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Evolving capacities

 

Evolving capacities

Evolving capacities is the concept in which education, child development and youth development programs led by adults takes into account the capacities of the child or youth to exercise rights on his or her own behalf. The concept of evolving capacities is employed internationally as a direct alternative to popular concepts of child and youth development.[1]

Contents

  • About 1
  • See also 2
  • References 3
  • External links 4

About

The concept of evolving capacities of the child first emerged in international law through the Convention on the Rights of the Child. Article Five of the Convention says that:

Article twelve also addresses evolving capacities, stating that:

Evolving capacities recognizes that as children acquire enhanced competencies there is less need for protection and a greater possibility that they can take responsibility for decisions affecting their lives. The Convention allows for the recognition that children in different environments and cultures, and faced with diverse life experiences, will acquire competencies at different ages.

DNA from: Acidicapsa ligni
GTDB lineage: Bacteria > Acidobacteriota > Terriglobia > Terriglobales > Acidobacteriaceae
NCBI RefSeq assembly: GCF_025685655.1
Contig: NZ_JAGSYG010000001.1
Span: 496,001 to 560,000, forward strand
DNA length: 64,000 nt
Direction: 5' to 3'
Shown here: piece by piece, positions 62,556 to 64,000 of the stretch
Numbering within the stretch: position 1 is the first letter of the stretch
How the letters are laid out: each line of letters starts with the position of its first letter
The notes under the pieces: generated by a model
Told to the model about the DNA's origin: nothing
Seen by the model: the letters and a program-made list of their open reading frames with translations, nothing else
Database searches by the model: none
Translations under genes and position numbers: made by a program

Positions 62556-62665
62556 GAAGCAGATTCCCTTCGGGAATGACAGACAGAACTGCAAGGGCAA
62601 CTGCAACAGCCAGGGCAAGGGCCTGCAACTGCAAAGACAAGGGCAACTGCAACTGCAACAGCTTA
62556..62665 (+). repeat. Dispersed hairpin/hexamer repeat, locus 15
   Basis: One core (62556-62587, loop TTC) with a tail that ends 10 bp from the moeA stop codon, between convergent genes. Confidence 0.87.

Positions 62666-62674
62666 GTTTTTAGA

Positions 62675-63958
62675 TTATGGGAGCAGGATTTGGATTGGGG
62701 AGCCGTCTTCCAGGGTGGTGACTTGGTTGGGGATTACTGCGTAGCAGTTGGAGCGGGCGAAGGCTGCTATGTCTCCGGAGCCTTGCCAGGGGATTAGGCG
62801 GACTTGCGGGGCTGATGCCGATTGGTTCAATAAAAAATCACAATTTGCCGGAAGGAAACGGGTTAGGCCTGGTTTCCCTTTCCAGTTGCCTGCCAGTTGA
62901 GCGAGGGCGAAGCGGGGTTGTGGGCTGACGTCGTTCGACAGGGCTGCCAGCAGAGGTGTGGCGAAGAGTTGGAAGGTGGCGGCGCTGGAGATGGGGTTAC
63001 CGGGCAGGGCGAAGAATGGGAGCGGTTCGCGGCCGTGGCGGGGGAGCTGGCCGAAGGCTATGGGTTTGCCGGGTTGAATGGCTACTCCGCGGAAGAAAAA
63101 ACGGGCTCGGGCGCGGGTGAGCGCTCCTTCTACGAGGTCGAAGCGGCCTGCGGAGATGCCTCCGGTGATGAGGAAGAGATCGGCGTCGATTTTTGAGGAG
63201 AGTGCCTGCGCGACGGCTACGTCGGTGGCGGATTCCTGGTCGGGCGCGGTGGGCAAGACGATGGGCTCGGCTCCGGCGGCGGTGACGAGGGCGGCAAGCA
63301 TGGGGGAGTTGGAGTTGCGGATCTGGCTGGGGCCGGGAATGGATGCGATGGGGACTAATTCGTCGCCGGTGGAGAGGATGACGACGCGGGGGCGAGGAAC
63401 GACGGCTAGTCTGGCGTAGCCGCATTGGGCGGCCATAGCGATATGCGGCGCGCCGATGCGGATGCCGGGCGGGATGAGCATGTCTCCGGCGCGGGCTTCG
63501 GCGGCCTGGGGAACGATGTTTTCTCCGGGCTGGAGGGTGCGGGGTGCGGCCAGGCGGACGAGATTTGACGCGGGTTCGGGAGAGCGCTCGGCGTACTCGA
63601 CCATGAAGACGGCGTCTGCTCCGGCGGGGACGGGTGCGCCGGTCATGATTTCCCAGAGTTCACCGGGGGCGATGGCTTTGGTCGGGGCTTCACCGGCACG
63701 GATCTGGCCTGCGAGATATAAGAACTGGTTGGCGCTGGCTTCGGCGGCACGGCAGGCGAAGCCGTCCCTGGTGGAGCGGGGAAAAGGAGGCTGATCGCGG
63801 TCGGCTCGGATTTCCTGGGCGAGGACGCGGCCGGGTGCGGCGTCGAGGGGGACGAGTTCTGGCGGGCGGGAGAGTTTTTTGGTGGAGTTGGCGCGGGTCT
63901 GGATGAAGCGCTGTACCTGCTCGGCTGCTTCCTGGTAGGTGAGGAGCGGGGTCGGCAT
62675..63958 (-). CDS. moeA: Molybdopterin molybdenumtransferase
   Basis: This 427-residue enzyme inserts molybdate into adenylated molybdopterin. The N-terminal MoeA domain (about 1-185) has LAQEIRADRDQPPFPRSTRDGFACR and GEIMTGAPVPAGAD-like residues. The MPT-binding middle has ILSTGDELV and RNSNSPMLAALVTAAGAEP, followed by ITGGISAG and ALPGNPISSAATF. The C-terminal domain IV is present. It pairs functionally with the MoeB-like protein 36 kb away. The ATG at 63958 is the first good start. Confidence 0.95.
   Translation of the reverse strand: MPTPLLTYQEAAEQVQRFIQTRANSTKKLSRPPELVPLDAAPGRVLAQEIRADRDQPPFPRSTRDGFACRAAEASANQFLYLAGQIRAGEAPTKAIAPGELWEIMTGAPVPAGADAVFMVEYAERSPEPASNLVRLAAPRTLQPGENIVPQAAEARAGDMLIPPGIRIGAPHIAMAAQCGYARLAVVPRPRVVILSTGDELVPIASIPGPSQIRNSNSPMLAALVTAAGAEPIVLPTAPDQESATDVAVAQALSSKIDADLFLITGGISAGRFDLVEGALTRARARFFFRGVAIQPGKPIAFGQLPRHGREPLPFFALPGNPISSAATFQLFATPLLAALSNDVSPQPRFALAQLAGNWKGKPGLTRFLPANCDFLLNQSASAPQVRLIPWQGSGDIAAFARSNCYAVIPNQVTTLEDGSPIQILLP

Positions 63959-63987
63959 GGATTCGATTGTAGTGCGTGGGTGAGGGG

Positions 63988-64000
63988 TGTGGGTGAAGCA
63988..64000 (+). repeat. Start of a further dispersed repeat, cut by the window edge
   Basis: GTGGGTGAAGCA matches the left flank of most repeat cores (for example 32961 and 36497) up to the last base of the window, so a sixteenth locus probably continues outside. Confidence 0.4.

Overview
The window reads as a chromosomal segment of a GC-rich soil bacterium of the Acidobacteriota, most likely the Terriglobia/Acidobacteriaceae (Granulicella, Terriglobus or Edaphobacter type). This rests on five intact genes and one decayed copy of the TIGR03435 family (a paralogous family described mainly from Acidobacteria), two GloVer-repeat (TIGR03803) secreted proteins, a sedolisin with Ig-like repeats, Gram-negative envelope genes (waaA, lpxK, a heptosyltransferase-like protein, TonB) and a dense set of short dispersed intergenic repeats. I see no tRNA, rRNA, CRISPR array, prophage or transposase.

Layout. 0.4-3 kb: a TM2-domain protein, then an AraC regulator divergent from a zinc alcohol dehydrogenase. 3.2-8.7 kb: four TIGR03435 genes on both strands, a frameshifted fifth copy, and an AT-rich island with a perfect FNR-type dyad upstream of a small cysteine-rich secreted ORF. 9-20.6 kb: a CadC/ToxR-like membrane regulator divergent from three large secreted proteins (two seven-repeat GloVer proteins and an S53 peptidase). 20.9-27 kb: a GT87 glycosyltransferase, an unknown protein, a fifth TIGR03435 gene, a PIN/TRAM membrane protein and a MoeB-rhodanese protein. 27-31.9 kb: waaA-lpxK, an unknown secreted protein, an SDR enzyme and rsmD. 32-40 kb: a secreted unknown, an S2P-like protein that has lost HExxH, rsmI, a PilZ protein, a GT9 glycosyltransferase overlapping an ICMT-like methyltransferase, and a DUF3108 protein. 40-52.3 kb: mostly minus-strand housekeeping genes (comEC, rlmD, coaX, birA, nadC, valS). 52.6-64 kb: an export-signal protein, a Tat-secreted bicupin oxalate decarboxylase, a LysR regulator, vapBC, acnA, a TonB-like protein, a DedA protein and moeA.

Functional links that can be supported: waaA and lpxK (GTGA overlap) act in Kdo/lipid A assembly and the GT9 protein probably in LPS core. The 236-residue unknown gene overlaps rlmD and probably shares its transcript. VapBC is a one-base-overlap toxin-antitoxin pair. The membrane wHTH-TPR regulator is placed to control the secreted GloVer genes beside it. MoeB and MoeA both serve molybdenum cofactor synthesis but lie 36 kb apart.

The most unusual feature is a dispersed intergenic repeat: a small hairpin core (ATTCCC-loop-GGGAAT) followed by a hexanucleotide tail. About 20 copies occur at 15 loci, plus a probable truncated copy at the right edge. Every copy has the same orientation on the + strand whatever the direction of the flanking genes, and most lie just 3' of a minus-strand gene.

The Canadian International Development Agency reports that there are three primary points to consider regarding evolving capacities:

  1. Evolving capacities should be understood in the context of where children grow;
  2. Evolving capacities should grow out of respect for the competencies young people already have, and;
  3. Adults should protect young people from experiences and decisions they have not yet acquired the capacity to take responsibility for.[2]

See also

References

  1. ^ Lansdown, G. (2005) Understanding the implications of human rights treaty: evolving capacities of the child. UNICEF Innocenti Research Centre.
  2. ^ (n.d.) Evolving Capacities and Participation. Canadian International Development Agency.

External links

  • Text of the Convention
  • UNICEF web site regarding the CRC, including evolving capacities


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